Policy & Ethics

Personal injury lawyers are either revered or reviled. Sometime purveyors of junk science, they often prey on a vulnerable and scientifically averse judiciary. But things are a’changin- at least for asbestos. And that signals bad news for the talc plaintiffs.
What do Monkeypox, the Opioid Crisis, New Mexico fires, Kentucky flooding, and COVID-19 have in common? All have been declared public health emergencies. [1] So what exactly does a declaration of a public health emergency mean?
Cato Institute Senior Fellow Dr. Jeffrey Singer (also a member of the ACSH Scientific Advisory Board) has written a powerful piece about the inability of policymakers to realize that their plan to reduce drug overdose deaths is wrong on every level.
A critically important paper in the journal Frontiers in Pain Medicine concludes that while the rationale for reducing opioid prescriptions to minimize overdose deaths was sound between 2006-2010, during the ensuing decade the opposite was true. Reducing opioid prescriptions during this time dramatically increased deaths and hospitalizations. In other words, what worked 15 years ago is an unmitigated disaster at this time.
Reporters, fact-checkers, and academics routinely urge us to avoid "misinformation." The problem is, these trusted sources often spread the very nonsense they warn us about. I make the case over at BigThink.
Regulatory capture refers to a type of “corruption,” in which a member of a regulatory body goes on to join those they once regulated. It's best thought of as having the fox guard the hen house. Last week, the FDA’s “top” tobacco scientist left for ... Philip Morris International (PMI), the makers of, among other brands, Marlboro cigarettes.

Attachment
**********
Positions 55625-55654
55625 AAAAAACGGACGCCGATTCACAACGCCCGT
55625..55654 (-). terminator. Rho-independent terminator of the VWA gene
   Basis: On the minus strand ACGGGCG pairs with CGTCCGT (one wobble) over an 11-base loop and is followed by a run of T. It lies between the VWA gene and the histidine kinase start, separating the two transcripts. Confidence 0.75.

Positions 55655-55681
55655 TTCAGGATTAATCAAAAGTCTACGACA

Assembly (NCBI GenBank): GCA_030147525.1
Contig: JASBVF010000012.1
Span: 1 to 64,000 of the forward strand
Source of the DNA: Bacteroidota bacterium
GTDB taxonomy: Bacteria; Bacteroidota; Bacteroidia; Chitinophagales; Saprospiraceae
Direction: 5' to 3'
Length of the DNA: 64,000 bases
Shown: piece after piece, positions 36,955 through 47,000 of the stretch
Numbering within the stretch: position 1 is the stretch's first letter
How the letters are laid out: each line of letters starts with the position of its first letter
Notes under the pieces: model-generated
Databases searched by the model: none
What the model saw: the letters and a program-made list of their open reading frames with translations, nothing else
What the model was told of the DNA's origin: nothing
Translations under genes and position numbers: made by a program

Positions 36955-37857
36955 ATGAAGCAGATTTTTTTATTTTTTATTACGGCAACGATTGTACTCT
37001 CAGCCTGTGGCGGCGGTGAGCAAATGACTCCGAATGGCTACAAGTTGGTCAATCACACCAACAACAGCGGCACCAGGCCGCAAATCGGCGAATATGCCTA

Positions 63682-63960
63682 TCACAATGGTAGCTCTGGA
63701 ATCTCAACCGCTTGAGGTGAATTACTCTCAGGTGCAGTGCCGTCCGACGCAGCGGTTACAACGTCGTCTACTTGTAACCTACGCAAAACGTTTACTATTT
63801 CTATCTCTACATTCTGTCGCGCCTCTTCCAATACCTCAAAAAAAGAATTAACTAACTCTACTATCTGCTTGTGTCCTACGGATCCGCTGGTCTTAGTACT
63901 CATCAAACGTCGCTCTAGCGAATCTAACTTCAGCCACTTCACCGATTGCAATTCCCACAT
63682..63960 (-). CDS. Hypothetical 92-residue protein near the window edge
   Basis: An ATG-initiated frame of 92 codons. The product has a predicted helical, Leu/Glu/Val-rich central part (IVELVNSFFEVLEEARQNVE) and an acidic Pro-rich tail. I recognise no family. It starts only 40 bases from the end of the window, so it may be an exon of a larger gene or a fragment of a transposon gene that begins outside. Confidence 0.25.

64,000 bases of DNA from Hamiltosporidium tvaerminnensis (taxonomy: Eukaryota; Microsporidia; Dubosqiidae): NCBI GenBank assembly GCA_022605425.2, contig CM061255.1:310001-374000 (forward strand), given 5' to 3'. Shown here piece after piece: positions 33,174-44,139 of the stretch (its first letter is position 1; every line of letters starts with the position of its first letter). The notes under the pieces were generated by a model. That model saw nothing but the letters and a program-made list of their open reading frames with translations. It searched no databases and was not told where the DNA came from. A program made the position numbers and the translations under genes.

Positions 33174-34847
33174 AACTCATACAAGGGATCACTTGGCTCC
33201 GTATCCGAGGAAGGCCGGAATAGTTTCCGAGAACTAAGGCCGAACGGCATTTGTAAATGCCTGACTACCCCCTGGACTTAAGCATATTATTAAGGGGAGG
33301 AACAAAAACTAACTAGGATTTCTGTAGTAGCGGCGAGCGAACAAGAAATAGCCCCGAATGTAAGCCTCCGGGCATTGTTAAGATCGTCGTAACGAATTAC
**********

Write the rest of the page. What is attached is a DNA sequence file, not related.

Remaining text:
PFAS, the “forever chemicals,” provides a perfect example of how faulty risk assessment can lead to real-world consequences that destroy people’s lives. This happens when federal agencies do not consider relative risk in their analyses and are blinded to the real-world implications of their actions.
Anti-vaping activists have put themselves in an awkward position. They want to demonize e-cigarettes because, they allege, nicotine poses a risk to teenagers. But they also want teenagers to use nicotine gums and patches to quit smoking. What sense does that make? None.
Climate change has now largely supplanted COVID as the main source of hand-wringing and angst in the popular press. Carbon is directly involved in climate change through carbon dioxide (CO2) and airborne elemental carbon particles (EC). COVID-19 has an indirect impact as well. Here I add some details to the fray to insert some clarity and reason.
On February 22, 2022, Kensey Dishman died. She was thirteen years old. Doctors believe Kensey, a high-risk patient, died of COVID-19-related causes.  Kensey had asthma, a condition for which vaccination is recommended. Yet, despite her asthma, she wasn’t vaccinated and wasn’t masked. A week before her death, her school district removed mask mandates. Her choice was to refuse vaccination; her divorced parents were conflicted. Her mother and step-dad, vaccinated themselves, urged Kensey to get vaccinated. Her biological father agreed with her choice not to vaccinate. Normally thirteen-year-olds aren’t allowed to make significant health-related decisions for themselves. So, what happened here?
Last week, many in the community of pain patients and their physicians did a victory lap over the decision by the Supreme Court in the case of two pain specialists, Xiulu Ruan, MD, and Shakeel Kahn, MD. Their separate cases were joined, and the opinion of the “Supremes” was misinterpreted in some quarters. They were not found innocent; the Court found that the instructions to the jury were in error and remanded the case back for adjudication. I have been following the case for a long time now, and it continues to gnaw at me in a contrarian way.
Tracking cookies, those bite-size snippets of code that log your internet behavior come in as many forms as recipes for chocolate-chip cookies. Let us make a few quick distinctions. Some “session” cookies are bound to your browser and expire when you close the browser. Other cookies can have “best-by” dates or may last forever, like Twinkies. More importantly to this study, some cookies are issued by the site you are visiting, first-party cookies; others, ghostwritten by obscure code, serve the need of external third parties. Those are the subject of some new research.